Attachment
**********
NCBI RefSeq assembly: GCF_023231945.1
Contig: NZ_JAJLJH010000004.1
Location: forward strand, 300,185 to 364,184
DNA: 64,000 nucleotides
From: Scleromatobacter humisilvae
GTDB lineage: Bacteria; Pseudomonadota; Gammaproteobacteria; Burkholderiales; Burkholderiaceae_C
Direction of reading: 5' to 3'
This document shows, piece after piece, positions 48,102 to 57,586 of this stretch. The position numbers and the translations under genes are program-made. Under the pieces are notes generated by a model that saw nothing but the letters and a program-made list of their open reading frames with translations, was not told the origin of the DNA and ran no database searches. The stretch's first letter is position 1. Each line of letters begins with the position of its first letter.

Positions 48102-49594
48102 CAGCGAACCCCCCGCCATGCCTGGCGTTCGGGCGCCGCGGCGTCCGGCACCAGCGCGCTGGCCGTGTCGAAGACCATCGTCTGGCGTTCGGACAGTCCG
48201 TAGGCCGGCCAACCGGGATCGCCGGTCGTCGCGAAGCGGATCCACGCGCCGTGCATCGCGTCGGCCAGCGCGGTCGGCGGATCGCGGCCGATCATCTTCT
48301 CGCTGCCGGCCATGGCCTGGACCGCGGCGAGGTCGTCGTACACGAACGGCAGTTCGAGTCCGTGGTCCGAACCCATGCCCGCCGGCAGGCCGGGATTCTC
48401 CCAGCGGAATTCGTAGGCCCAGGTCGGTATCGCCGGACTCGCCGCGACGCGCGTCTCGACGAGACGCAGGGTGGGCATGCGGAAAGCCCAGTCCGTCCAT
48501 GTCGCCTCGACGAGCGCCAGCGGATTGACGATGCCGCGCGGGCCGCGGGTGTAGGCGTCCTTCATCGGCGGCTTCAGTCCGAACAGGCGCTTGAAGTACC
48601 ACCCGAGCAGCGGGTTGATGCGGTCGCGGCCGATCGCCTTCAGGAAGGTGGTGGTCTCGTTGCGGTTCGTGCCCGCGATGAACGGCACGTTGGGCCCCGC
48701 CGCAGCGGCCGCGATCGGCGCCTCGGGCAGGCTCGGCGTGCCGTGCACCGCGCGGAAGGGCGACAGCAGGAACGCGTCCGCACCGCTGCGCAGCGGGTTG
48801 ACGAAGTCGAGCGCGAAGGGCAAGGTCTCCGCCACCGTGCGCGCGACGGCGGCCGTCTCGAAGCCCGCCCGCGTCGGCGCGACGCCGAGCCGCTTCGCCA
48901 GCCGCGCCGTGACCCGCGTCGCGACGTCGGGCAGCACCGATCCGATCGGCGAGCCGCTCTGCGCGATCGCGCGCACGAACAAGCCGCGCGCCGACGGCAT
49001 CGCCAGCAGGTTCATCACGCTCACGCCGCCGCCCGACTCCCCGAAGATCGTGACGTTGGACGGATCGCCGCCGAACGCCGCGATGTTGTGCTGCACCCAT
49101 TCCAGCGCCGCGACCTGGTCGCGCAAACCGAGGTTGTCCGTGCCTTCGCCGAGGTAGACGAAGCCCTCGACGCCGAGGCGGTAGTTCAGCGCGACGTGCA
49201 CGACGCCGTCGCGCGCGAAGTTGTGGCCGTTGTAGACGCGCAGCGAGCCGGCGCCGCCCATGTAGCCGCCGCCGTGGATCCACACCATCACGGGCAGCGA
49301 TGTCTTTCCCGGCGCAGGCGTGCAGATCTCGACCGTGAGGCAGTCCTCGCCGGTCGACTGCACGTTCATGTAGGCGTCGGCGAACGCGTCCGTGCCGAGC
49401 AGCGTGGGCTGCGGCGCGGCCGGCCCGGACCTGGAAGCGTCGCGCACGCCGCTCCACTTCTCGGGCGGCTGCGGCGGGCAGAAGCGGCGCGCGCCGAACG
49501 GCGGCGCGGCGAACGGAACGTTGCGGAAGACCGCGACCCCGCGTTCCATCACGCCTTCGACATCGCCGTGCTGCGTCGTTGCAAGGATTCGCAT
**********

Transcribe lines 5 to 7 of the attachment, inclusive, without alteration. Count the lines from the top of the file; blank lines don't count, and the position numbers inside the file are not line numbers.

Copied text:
From: Scleromatobacter humisilvae
GTDB lineage: Bacteria; Pseudomonadota; Gammaproteobacteria; Burkholderiales; Burkholderiaceae_C
Direction of reading: 5' to 3'